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Chapter 12

PSYB30H3 Chapter Notes - Chapter 12: Reticular Formation, Psychoticism, Factor Analysis


Department
Psychology
Course Code
PSYB30H3
Professor
Marc A Fournier
Chapter
12

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Chapter 12 Biological Traits
Eysenck tried for a model of personality that can be tested
Advocated biosocial approach that included genetics and environment
Constructing a Model of Personality
Pointed out that the study of human behaviour must use scientific methods
Insisted a scientific model of personality with two aspects
o Description of personality from factor analytic studies
o Causal analysis based on experimental tests
A model of personality must reflect individual differences interacting with normalities of human
behaviour
Was commited to the hypothetical-deductive methods in which one begins with a tentative
hypothesis which can be deduced into predictions that can be tested
Believed psychology must understand individual differences in order to distinguish which
responses in an experiment are due to manipulation of independant variable and which are due
to differences
His theory was frequently discounted, but this meant that it was scientific because it was subject
to error
o He constantly revised his theories
The Identification of Superfactors
Cattell used factor analysis and drew conclusions from the clusters, Eysenck started with a
hypothesis THEN did factor analysis
The Hierarchal Model of Personality
At the bottom are specific responses behaviours that we can observe
Next is habitual responses clusters of behaviours that occur in similar situations
o Example buying groceries
Next is traits clusters of related habitual responses such as source traits
At the top is a broad general dimension such as extraversion
Two fundamental personality dimensions or superfactors:
o Extraversion versus introversion
Degree to which person is outgoing and sociable
o Emotionality versus stability
Degree to which person has adjustment to environment and stability of
behaviour over time
The degree to which one is neurotic
A last dimension is psychotism inability to distinguish between fantasy and reality

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o Is not a dimension with an opposite pole, it is one that occurs in varying degrees in the
individual
Believed these dimensions are primarily genetic
Comparisons with Cattell and the Big Five
Cattell emphasized traits, eynsenck super traits
Eysenck believed cattell put too much emphasis on factor analysis
Cattell’s personality factors were oblique – they were correlated with each others
Eysenck’s were orthogonal – they did not correlate with each other
Low measures of agreeableness and concientousness are similar to psychotism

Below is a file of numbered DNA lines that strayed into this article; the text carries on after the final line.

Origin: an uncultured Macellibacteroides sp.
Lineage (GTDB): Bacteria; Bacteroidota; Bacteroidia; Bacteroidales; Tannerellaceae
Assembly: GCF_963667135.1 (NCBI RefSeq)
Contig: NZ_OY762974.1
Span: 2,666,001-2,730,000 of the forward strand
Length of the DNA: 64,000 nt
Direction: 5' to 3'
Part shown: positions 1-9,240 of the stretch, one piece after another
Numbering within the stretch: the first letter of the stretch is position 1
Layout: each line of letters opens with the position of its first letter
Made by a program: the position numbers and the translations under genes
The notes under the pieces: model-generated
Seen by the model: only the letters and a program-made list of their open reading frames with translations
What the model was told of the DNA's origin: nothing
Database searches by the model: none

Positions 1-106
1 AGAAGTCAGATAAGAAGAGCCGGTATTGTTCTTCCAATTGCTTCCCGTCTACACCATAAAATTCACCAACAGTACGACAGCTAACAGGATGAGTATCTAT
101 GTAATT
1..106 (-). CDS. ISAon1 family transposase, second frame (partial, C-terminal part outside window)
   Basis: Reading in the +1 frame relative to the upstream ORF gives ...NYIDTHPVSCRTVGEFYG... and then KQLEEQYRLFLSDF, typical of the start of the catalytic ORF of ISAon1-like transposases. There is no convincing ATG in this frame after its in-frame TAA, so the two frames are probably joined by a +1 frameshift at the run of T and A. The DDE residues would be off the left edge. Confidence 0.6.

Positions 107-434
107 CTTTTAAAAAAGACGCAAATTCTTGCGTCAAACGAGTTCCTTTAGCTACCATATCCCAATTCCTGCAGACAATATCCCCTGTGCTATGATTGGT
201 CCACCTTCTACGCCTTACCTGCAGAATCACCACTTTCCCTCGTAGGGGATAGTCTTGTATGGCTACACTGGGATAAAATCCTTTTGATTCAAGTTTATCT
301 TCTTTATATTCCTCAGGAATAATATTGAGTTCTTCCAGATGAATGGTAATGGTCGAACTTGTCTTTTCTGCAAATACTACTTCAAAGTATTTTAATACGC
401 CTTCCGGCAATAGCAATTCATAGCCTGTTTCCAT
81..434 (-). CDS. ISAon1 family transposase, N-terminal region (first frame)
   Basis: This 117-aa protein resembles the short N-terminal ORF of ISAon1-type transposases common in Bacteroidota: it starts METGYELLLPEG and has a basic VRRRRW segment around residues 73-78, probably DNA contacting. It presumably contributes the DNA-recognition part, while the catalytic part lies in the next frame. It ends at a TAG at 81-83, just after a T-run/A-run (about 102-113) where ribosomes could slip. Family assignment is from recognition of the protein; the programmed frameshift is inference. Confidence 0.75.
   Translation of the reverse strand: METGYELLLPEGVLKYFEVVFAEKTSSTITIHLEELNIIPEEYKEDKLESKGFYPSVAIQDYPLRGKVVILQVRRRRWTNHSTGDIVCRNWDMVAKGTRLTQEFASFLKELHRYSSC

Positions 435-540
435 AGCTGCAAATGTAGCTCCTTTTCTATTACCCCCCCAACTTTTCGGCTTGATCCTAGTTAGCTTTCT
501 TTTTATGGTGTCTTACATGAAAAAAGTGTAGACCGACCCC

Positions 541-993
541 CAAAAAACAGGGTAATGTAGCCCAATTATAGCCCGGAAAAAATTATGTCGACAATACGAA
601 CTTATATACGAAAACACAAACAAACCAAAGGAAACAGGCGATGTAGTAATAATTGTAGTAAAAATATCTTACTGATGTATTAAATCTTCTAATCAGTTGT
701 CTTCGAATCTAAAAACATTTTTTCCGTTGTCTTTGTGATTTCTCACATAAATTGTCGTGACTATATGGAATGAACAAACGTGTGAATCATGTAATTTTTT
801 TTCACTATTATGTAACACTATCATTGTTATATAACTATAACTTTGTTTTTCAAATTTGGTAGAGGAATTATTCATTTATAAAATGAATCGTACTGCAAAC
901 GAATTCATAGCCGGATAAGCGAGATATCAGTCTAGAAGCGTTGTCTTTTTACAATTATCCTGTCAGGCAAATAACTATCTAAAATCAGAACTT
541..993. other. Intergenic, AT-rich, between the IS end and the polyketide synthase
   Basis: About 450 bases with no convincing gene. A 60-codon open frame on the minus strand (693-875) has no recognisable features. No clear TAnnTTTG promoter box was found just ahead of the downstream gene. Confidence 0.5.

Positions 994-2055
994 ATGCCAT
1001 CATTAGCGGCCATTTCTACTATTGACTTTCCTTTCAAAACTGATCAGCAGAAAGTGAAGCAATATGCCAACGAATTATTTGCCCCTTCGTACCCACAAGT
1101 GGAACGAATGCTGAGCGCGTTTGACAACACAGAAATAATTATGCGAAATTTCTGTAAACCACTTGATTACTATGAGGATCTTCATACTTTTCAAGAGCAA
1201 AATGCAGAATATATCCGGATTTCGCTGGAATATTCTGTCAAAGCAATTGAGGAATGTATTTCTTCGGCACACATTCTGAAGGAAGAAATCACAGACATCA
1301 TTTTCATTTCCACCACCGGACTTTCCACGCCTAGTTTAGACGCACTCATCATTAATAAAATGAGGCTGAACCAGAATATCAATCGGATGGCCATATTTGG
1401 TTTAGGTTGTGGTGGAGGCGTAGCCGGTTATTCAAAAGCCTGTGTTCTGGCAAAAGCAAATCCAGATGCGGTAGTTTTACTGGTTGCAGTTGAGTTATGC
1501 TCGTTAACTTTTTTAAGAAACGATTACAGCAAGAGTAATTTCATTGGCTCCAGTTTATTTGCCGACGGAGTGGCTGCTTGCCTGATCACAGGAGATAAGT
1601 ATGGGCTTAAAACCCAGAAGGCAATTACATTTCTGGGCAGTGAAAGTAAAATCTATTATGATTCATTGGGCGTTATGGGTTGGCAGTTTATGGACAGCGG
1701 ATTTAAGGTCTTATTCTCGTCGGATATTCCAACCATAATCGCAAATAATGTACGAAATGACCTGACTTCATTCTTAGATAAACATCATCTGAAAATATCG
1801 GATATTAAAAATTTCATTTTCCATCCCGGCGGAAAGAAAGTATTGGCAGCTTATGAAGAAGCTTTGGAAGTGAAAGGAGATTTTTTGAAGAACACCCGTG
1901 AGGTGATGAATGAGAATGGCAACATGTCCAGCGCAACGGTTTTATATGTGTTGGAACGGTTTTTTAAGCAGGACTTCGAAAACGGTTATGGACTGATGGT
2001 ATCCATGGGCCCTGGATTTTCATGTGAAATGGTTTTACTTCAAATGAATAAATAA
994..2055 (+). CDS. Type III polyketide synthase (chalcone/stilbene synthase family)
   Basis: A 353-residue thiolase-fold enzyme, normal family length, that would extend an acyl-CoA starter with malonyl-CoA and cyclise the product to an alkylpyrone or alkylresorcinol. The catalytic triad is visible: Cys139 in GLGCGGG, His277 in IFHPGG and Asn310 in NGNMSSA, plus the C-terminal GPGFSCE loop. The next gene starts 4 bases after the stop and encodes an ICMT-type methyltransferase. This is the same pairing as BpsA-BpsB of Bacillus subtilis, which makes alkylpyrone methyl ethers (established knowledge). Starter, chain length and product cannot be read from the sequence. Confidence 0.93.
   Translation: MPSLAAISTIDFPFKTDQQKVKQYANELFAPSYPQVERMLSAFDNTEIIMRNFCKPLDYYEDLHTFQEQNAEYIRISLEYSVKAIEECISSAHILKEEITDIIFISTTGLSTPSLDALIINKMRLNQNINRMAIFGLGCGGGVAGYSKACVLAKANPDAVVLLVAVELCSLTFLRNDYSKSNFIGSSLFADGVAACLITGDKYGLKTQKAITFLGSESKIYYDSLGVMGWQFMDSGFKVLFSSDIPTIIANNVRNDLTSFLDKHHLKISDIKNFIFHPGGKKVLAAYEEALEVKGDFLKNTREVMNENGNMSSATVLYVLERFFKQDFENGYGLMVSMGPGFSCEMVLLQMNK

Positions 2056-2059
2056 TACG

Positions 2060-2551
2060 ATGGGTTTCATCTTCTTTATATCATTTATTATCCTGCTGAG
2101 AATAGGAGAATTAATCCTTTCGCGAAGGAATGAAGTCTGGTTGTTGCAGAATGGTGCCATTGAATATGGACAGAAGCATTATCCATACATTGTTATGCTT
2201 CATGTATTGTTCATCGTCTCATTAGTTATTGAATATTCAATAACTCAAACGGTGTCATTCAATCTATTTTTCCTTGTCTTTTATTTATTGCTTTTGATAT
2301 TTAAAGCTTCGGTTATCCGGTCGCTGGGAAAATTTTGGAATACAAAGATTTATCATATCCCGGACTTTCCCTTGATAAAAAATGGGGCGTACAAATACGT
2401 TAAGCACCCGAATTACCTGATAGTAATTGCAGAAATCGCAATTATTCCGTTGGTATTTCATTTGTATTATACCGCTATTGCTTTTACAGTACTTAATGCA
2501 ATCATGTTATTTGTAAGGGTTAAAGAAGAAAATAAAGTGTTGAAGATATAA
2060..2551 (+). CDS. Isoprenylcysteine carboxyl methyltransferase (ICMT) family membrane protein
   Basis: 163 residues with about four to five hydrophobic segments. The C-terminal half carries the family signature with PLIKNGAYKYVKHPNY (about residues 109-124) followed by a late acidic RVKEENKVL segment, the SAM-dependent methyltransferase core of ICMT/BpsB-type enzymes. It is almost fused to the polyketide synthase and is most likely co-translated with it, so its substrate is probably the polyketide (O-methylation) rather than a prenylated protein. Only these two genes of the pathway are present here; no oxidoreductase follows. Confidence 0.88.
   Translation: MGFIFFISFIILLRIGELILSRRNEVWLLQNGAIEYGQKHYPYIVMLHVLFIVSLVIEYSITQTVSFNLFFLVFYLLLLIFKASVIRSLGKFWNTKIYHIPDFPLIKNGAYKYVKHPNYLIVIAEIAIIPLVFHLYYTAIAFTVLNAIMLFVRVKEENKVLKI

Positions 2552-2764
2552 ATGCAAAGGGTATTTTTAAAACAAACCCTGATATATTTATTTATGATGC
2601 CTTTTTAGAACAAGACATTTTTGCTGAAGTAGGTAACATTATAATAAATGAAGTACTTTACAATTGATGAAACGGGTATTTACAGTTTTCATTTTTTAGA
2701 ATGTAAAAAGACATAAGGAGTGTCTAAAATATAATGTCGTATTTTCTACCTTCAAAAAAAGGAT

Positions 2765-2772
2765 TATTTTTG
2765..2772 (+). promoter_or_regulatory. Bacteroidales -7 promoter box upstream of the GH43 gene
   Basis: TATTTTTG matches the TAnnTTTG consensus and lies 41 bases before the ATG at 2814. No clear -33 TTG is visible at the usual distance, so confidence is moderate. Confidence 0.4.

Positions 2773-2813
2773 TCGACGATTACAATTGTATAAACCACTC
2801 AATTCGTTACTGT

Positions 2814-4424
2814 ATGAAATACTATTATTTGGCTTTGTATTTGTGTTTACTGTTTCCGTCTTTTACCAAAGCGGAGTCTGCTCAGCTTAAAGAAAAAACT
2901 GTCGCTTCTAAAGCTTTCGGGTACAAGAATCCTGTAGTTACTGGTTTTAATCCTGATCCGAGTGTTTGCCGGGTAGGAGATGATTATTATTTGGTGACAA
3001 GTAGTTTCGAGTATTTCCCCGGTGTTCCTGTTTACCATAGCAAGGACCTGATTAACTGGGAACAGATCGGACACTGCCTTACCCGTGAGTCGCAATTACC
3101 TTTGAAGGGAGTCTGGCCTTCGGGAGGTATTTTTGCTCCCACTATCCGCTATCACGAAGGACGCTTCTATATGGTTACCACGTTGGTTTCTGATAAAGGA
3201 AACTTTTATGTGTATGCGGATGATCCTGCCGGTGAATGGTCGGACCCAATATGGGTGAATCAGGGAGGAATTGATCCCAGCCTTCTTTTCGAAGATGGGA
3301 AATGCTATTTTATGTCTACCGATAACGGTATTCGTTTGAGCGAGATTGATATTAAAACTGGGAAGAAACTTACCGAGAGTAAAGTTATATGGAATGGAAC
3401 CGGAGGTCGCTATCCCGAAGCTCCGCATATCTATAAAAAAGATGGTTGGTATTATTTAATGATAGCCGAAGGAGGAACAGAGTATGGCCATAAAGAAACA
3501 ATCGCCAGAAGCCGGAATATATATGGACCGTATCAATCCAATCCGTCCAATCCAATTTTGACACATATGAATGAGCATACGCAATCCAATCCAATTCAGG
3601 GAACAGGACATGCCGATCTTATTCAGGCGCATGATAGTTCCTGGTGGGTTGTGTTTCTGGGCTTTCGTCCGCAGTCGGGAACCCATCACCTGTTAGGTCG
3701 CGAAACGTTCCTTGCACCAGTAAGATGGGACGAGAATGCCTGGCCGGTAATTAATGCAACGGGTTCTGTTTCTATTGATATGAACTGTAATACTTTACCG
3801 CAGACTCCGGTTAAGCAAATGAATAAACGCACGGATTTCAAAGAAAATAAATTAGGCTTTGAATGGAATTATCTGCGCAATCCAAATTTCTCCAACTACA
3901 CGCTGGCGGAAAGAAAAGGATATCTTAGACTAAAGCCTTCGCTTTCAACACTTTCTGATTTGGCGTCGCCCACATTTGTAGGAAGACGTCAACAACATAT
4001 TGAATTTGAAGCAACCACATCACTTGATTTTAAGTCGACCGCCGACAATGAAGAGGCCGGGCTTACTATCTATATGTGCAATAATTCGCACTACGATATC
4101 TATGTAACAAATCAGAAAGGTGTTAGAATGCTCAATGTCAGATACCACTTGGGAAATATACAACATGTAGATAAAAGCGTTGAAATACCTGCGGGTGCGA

Tried to go beyond cattell’s descriptive theory and create a testable theory of individual
differences
Measurement of Traits
Eysenck was active in developing appropriate measures to quantify his concepts
Personality inventory questionnaires were flawed due to lying and not knowing the truth about
themselves
There was also no criterion against to make measurements
Eysenck improved personality inventory questionnaires through criterion analysis - began with
a hypothesis about an underlying variable, identified two criterion groups (that were and were
not clear examples of the criterion)
Criterion analysis showed how sensitive a question is to a particular variable, and allowed to
develop questionnaires that distinguished between the two groups
Looking For Causal Agents of Behaviour
Eysenck’s Hypothetical Causal Explanations
Individuals with weak excitatory and strong inhibitory potentials are likely to be extraverted
o Less sensitive and aroused, so they continually look for outside stimuli
o Are insensitive to low stimulation because their strong inhibitory supressions
Individuals with strong excitatory and weak inhibitory potentials are introverted
o The more aroused introvert needs to withdraw so that they are not overwhelmed
Hull’s drive theory states that as drives intensify, it leads to inhibition of the original drive
o Thus introverts who have higher drives (excitatory processes) will be inhibited easier
Reticular activating system if related to introversion extraversion
o Is an area responsible for arousal
o Introverts may have higher RAS activity that extrovers
Visceral brain (hypothalamus and amygala) is related to stability neuroticism
o Individuals with a low threshold in the VB are more likely to be readily viscerally aroused
and be emotional or neurotic
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